October 11, 2005

Louis Nye, veteran comic, sidekick to Steve Allen, dead at 92

LOS ANGELES -- When he began making the theater circuit in his native Hartford, Conn., comedian Louis Nye had his sights set on becoming a serious actor.

But after a string of dramatic roles in theater and radio, it was in the Army that Nye found out just how funny he could be. Soon after, a career that would last more than half a century took off in a new direction.

Nye, who created a national catchphrase when he belted out "Hi Ho, Steverino" on Steve Allen's groundbreaking 1950s TV show, died Sunday following a long battle with long cancer, according to his son, Peter Nye.

Although different sources list various ages, Nye's son said Monday that his father was 92.

Nye, who pronounced his first name "Louie," was born on May 1, 1913, in Hartford, Conn., where he began his career in theater before moving to New York City to enter radio.

"I still think of myself as an actor," he told The Associated Press in 1970. "In the radio days I was busy playing rotten Nazis, rich uncles and emotional juveniles _ the whole span _ and the only time I tried to be funny was at parties."

He turned to comedy while in the Army, he said, when he was stationed near a "wild town" in Missouri.

"I was in charge of the recreation, hall, and I had to make the entertainment good enough to keep the young soldiers from going into town," he said. "It was a challenge and I worked hard at it. For the first time, I realized I had the ability to make people laugh."

Soon he was playing nightclubs from Las Vegas to London.

A master of voices and accents, he could go from being droll one moment to prissy the next. He could also switch effortlessly from comically evil Nazis to bumbling Russians.

"He has a great business card from that time that lists something like 15 accents that he could do," his son recalled with a chuckle, adding his father's impersonation of former Russian leader Nikita Khruschev was so dead-on that the son once failed to recognize him when they came face to face.

On "The Steve Allen Show," which ran from 1956 to 1961 under various names, he quickly endeared himself to audiences as Gordon Hathaway, the effete, country-club snob who would welcome Allen's arrival with the "Hi, ho, Steverino!" salutation.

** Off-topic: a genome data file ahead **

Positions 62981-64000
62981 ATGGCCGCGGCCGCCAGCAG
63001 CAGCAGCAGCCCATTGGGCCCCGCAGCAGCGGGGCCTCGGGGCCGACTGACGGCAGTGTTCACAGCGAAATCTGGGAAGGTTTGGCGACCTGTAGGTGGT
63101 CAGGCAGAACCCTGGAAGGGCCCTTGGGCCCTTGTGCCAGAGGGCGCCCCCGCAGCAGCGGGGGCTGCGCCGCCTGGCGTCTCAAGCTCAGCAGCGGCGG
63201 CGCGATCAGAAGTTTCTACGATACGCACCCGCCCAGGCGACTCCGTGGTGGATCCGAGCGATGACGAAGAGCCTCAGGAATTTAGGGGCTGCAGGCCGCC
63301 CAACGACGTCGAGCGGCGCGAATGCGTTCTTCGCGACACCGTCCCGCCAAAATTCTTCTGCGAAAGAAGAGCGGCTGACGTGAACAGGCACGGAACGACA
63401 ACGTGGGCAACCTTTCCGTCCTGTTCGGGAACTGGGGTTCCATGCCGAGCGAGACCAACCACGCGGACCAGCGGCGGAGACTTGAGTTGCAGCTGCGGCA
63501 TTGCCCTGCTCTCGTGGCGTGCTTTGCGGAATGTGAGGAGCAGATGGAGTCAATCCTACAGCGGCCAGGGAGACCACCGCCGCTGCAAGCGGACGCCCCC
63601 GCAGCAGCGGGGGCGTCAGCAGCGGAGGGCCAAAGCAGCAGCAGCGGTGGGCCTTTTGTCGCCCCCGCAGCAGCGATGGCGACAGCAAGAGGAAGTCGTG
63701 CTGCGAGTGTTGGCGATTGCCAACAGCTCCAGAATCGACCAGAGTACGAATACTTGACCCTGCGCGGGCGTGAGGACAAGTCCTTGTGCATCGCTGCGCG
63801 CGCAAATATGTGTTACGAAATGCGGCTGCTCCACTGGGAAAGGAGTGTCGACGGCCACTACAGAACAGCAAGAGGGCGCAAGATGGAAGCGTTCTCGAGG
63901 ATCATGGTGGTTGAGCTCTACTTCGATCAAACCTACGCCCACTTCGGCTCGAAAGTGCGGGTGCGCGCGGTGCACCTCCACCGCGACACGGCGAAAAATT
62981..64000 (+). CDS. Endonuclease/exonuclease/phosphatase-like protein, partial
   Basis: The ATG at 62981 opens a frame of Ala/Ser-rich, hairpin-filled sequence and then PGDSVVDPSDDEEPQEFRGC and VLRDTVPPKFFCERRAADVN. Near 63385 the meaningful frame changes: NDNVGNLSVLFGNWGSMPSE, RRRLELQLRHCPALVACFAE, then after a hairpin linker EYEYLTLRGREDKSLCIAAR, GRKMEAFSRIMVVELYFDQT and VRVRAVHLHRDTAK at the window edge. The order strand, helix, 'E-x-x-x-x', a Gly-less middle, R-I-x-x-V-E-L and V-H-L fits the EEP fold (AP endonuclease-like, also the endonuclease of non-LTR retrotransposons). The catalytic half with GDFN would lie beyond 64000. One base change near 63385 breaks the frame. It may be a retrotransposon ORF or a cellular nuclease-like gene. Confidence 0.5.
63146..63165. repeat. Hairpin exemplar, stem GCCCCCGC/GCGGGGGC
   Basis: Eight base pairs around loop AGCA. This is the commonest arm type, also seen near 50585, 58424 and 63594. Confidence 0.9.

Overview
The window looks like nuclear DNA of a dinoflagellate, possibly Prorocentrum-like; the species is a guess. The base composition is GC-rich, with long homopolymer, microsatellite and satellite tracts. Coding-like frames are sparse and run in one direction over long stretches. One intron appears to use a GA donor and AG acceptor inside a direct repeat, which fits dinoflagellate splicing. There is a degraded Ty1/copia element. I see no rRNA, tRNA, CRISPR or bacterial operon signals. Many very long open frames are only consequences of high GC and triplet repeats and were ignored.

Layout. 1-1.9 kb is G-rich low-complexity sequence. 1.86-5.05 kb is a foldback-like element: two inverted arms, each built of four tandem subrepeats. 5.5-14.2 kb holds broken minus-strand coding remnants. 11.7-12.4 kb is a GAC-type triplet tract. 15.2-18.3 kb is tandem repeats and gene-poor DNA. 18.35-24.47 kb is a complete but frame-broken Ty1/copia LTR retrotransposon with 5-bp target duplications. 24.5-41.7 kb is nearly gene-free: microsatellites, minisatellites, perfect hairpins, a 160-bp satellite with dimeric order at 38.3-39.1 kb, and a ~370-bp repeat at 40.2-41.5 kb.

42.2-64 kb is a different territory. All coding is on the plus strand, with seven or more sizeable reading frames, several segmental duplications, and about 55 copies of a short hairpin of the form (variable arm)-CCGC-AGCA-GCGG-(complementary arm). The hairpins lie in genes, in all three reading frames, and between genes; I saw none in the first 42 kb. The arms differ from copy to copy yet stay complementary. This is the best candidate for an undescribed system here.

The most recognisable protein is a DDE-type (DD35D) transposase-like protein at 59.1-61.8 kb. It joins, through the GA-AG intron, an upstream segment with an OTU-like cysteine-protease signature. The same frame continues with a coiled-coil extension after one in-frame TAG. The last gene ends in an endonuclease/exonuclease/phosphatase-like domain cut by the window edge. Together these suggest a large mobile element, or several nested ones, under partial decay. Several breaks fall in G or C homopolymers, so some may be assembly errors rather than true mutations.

Other regulars on the landmark show included comedians Don Knotts, Tom Poston, Bill Dana and Gabriel Dell.

After the show's run ended, Nye appeared often on TV game shows, in films and as a regular on "The Ann Sothern Show." He was often cast as the second banana, never the lead.

He played dentist Delbert Gray during the 1960-61 season of Sothern's show and appeared as Sonny Drysdale, the prissy son of harried banker Milburn Drysdale, during "The Beverly Hillbillies"' first season. He once said his character was dropped after one season because a network executive thought he was "too sissified." Nonetheless, he was back as Sonny for the 1993 TV movie "The Legend of the Beverly Hillbillies" and appeared in the 2001 documentary "The Beverly Hillbillies: The E True Hollywood Story."

He teamed with Allen again in 1967, on "The Steve Allen Comedy Hour," a CBS variety show in which he also portrayed Gordon Hathaway. His cohorts that time included Allen's wife, Jayne Meadows, Ruth Buzzi and John Byner, among others.

In the summer of 1970 he hosted the variety show "Happy Days" on CBS and three years later co-starred with Norman Fell in the New York garment industry sitcom "Needles and Pins." He played Kirby Baker in the 1978 TV show "Harper Valley P.T.A."

He was a celebrity panelist on the late '70s syndicated comedy "The $1.98 Beauty Show."

In the 1980s and '90s he provided various voices for the "Inspector Gadget" cartoon show.

His film credits included "Cannonball Run II," "Won Ton Ton, the Dog Who Saved Hollywood," "A Guide for the Married Man," "Good Neighbor, Sam" and "Sex Kittens Go to College."

He also guest starred in such shows as "St. Elsewhere," "The Love Boat," "Laverne & Shirley" and "The Munsters" and appeared frequently as a guest on "The Jackie Gleason Show," "The Tonight Show Starring Johnny Carson" and other variety and talk shows.

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